Pedestrian Hazards: The Dangers to Vulnerable Road Users

Pedestrian Hazards: The Dangers to Vulnerable Road Users

Being a pedestrian in the United States is becoming more dangerous, particularly in areas that are more sparsely populated. Hazards for pedestrians include poor access to foot paths, inattentive drivers, and larger vehicles.

No Safety on Sidewalks

Poor access to walkways and sidewalks, particularly in suburban developments, means that too many pedestrians must walk on the road. At a time when citizens are encouraged to walk to protect their health, dangers from vehicles are growing.

Worse, neighborhoods without sidewalks are often over-populated with vehicles. A household of two adults often contains at least two vehicles, often more. Additionally, the use of sedans has been dropping, meaning that drivers behind the wheels of SUVs are more likely to be involved in pedestrian accidents. The bigger the vehicle, the more force it takes to stop. 

Curves Increase Danger

The driver behind the wheel of a vehicle must stop or at least slow down a great deal at a sharp corner, but drivers are trained to accelerate through curves. Visibility around a curve and a sharp corner might be equally poor, but the driver rounding a curve may well be traveling too fast to avoid hitting a pedestrian.

Modern neighborhoods, laid out in a pattern of looping curves, can increase the risk of overdriving the field of vision, even in full daylight. Combining this series of curves, poor visibility and limited access to sidewalks is creating dangerous conditions. There may be walking paths inside these neighborhoods, but those who need to walk to a destination are given little to no protection.

Lack of Attention to Crosswalks

Children, the differently abled and the aged are all at greater risk of an injury as a pedestrian. The addition of curb extensions, particularly at busy extensions, can lessen the risk of pedestrians who are waiting for a light to change. Unlike corners that allow vehicle drivers to sneak forward and turn right on red, these corner bumpers force drivers to make a wider turn at a sharper angle, reducing the risk that a pedestrian will be struck by a motorist who’s looking for vehicles, not people.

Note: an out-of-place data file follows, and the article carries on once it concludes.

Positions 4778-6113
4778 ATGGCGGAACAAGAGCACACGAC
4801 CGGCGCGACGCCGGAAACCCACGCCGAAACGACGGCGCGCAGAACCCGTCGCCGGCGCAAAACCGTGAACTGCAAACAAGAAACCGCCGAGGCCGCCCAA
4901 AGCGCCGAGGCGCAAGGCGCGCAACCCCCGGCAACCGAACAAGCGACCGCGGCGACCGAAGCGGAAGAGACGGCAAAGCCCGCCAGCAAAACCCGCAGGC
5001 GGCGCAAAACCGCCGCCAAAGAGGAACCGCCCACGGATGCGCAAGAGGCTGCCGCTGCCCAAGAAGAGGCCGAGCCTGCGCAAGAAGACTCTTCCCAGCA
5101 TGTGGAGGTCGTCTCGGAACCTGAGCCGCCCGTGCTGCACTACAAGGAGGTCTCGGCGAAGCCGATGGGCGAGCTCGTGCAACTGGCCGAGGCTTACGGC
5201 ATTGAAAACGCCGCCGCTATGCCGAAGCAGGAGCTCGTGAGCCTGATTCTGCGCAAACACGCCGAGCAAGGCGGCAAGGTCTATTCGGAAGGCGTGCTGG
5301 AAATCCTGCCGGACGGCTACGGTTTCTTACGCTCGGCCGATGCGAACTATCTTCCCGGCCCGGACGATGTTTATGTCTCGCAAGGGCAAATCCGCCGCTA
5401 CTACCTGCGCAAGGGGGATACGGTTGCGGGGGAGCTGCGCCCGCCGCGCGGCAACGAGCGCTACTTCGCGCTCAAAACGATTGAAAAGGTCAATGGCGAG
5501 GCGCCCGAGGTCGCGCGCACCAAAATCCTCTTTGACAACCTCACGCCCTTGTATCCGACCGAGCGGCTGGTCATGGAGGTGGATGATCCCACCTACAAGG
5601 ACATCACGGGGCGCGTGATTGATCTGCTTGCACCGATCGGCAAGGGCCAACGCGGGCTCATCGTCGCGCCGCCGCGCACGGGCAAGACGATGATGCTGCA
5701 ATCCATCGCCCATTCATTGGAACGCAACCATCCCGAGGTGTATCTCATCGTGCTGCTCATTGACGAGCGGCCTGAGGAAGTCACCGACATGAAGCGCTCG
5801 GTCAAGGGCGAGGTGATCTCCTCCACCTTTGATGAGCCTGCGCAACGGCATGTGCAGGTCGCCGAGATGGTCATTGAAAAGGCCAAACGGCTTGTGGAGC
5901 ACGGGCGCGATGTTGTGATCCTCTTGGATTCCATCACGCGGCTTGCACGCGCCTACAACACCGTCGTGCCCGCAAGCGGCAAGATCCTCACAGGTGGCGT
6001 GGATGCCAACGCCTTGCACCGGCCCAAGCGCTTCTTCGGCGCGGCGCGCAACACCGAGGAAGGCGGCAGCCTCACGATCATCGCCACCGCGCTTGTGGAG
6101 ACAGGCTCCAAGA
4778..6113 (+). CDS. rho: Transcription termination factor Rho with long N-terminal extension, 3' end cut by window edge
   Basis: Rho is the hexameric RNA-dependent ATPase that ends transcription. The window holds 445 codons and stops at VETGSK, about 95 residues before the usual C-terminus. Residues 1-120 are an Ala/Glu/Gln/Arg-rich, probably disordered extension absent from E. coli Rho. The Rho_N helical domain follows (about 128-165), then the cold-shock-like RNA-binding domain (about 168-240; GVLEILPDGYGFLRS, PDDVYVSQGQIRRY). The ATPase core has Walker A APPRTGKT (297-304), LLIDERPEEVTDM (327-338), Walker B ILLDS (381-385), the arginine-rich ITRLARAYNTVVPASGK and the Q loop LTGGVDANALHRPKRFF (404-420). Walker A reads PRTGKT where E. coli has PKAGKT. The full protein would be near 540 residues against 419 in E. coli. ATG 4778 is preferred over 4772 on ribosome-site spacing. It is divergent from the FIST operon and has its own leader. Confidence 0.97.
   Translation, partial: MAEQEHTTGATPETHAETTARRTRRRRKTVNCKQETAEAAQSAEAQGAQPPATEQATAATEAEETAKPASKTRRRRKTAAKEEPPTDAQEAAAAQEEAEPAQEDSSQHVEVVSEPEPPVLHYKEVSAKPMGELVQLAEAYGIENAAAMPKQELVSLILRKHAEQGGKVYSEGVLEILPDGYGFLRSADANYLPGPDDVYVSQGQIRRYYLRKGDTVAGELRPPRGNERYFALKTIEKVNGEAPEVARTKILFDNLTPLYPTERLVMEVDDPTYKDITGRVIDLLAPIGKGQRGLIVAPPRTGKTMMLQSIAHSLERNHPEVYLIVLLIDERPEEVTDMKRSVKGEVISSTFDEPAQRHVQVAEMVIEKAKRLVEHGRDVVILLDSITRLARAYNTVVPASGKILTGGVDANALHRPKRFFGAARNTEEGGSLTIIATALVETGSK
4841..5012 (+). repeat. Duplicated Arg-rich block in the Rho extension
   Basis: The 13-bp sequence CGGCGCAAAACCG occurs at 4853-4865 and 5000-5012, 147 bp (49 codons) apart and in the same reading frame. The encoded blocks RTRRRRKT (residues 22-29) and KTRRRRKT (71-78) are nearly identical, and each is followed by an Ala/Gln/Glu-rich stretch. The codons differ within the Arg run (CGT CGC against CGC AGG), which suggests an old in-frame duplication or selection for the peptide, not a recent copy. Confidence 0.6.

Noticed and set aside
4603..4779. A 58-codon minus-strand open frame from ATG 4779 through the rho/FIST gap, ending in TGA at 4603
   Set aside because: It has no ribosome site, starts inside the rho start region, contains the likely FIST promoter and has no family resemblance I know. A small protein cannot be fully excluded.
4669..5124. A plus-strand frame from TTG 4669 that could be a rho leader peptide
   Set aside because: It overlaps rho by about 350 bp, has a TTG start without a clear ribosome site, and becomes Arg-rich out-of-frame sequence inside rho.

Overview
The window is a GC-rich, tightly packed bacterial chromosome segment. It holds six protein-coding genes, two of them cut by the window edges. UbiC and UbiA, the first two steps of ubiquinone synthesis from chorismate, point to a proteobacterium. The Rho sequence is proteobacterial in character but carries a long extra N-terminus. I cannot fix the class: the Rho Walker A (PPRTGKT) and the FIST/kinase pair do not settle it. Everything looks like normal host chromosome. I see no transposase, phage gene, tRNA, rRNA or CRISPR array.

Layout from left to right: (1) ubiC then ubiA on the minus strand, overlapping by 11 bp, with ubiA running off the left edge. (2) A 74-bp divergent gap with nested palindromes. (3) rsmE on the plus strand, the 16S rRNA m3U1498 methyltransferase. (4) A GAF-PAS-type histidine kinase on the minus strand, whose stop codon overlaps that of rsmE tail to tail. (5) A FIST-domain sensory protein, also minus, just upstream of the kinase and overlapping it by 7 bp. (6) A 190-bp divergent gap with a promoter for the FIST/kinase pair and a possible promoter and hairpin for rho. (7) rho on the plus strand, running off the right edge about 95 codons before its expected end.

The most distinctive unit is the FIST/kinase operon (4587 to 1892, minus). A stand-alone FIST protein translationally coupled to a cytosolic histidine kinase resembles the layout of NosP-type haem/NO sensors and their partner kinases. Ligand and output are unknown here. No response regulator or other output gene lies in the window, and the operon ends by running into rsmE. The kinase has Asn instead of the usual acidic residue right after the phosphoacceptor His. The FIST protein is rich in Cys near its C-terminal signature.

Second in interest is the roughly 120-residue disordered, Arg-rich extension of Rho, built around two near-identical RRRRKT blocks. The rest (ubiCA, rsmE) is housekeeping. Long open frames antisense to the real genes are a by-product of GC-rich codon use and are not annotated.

Crosswalks between lights are a particular hazard during sunrise and sunset; motorists struggling with a field of vision full of bright light may not notice the red light at a crosswalk. Flashing lights at the crosswalk may increase attention to these tools, as could additional changes in the pavement coloration to draw the eye.

Part-Time Pedestrians

The increase in wheeled traffic on sidewalks should also be considered. One of the challenges faced by many who need to walk on the sidewalk is the addition of wheeled micro mobility vehicles. Skateboards, roller blades, scooters and even bicycles and e-bikes, once on the sidewalk, are fellow pedestrians that could cause hazards to walkers. 

In such cases, wider sidewalks or designated cycling lanes could be an excellent addition, clearing sidewalks for foot travel.

It must be noted that there are jurisdictions where riding a bicycle on the sidewalk is not allowed. However, new riders, from young children to older adults on an ebike, may feel safer on the sidewalk as they learn.

Businesses are More Friendly to Cars

Urban planning is also an issue for pedestrians as most cities are designed for car travel. Many stores offer plenty of parking for cars but nowhere to lock up a bicycle. There may be a sidewalk around the perimeter of the parking lot, but there’s seldom a crosswalk for those who prefer to walk to their destination. 

Larger vehicles, fewer sidewalks, wheeled tools on existing sidewalks and poor crosswalk markings all reduce the safety of pedestrians. As more Americans choose to walk for their health, changes for the public safety are needed.

Conclusion

With cities designed for cars, and larger vehicles on the road, those who must or chose to walk to their destinations face many hazards. Pedestrian injuries and deaths are on the rise throughout the country. In cities like Oakland, California which experienced 52 injuries and deaths to pedestrians in 2022, it is an issue that cannot wait to be addressed. Rethinking our neighborhood designs, crosswalks and sidewalk accessibility is one step towards making walking safer.



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